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The Myth of Cartography

These works were exhibited as part of the 'CABINET' exhibition held at The Peninsula Arts Gallery. Plymouth University. 2011

Culturally and personally, the museum is a place where we can search to find out about ourselves. In a very real sense we construct our identity from these encounters.

As we discover knowledge so we also discover ourselves. The whole process is akin to map-making. Our attempts to 'understand' are similar to the plotting and charting that is involved in map-making. We are apt to forget how our directions and destinations are shaped by the maps of our past. In the museum we give names to individual artefacts just as we name places. We give them locations that relate them to other places on the map of knowledge. We chart the connections between them, like trade routes or weather systems. We map whole continents of understanding, and organise them in relation to a larger geometry so that we might finally see who we are. Whether we are within the museum as scholars, keepers of collections, or curators, or whether we are visitors from outside - we are all authors of our own maps. We are all practising cartographers.

But there is always more to be mapped. The destination we hope to reach always remains in uncharted waters. We have a basic desire to complete our maps, but we know that the task is impossible. There is a myth right at the heart of the idea of cartography.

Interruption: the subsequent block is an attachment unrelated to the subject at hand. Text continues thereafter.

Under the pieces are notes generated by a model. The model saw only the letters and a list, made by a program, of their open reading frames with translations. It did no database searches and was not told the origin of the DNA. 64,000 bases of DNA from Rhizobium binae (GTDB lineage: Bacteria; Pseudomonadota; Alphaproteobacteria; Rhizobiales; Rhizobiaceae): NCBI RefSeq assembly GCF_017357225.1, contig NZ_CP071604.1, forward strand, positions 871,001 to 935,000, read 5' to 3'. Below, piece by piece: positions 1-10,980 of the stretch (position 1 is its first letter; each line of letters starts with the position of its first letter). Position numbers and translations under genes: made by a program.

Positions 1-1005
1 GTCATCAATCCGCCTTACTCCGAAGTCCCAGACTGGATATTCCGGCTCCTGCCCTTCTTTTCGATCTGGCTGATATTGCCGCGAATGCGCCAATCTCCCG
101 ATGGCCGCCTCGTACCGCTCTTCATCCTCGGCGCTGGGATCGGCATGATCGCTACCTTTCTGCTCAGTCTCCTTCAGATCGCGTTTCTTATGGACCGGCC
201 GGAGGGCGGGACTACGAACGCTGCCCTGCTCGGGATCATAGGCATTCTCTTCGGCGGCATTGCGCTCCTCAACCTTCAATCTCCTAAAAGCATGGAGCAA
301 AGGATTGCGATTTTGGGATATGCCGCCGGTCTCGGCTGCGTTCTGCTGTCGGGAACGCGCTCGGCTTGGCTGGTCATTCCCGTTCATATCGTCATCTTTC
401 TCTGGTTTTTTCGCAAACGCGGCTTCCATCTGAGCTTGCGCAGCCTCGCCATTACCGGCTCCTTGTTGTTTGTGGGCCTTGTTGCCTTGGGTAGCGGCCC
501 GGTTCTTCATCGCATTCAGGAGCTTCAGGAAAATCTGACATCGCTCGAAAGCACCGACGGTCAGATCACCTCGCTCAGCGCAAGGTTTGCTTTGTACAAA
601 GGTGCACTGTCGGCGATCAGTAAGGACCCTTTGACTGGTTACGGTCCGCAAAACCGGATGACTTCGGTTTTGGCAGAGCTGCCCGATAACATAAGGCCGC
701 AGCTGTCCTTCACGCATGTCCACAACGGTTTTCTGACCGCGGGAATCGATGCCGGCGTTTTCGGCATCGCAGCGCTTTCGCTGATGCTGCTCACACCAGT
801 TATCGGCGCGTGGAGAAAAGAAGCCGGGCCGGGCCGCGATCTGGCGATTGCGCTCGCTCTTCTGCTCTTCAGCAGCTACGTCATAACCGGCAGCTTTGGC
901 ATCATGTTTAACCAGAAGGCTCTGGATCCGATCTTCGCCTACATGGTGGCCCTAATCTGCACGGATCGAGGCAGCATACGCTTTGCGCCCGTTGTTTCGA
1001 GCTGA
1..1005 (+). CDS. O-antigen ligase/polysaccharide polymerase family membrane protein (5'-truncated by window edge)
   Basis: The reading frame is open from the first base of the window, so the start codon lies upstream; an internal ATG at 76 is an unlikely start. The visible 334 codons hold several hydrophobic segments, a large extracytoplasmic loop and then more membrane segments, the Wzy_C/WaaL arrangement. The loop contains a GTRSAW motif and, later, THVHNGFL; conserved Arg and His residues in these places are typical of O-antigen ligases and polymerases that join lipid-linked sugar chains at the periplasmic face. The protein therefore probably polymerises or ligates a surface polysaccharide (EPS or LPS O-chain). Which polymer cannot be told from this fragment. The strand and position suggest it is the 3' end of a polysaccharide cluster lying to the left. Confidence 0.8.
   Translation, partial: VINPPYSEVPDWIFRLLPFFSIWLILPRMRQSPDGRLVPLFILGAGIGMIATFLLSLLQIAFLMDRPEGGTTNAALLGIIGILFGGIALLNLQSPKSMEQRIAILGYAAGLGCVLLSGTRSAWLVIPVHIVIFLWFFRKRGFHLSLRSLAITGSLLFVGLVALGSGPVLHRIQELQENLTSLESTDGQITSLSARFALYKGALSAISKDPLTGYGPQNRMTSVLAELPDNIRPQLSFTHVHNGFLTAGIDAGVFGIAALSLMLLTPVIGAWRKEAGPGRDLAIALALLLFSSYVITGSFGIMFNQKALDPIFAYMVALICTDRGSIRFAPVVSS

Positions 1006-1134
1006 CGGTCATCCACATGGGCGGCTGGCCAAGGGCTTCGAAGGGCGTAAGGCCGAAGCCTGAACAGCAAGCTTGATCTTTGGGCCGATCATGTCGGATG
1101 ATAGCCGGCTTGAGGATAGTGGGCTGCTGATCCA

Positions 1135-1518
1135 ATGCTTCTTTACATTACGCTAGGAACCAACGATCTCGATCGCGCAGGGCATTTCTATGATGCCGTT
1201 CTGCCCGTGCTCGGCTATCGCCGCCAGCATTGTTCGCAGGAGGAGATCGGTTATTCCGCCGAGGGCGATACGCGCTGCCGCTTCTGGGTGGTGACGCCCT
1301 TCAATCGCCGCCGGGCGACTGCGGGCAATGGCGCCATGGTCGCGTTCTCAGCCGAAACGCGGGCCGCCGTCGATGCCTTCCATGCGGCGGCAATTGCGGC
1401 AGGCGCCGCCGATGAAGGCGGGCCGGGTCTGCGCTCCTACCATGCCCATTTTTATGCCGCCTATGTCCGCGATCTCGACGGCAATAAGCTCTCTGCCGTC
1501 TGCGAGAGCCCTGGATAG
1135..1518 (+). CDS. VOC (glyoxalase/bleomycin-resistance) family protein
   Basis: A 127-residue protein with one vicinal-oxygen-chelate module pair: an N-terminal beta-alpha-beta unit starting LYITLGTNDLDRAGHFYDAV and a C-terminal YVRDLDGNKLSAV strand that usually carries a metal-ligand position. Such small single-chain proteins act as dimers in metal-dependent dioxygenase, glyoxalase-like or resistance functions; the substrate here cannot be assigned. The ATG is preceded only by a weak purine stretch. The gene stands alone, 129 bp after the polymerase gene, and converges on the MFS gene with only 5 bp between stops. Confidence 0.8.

Using this metaphor of cartography I developed two drawings (one as a 'retrospective guide or map' for the other). During the voyage I discovered many places - How Cook sailed from Plymouth to chart unknown territories, how his ship was poetically named the Endeavour, how works of art, such as the 15th century painting by Antonello da Messina's of 'St Jerome in his study' can serve as the archetypal symbol of this whole condition, and how individual artefacts within the collection, such as a preserved octopus, a 'spirit jar', or the museum building itself, all reveal the presence of the myth of cartography within our basic understanding of ourselves.

The two drawings represent my own endeavour to come to terms with this myth. The first drawing is a map of the second: the second aims to transcend the myth entirely through the activity of drawing itself. Also, as one of the numerous allegorical layers within the drawing, there is the text 'The Myth of Cartography'.

In addition, as a complement to the above works, and as an article set within the exhibition catalogue, there is the short essay entitled 'Cabinets and Cartography'.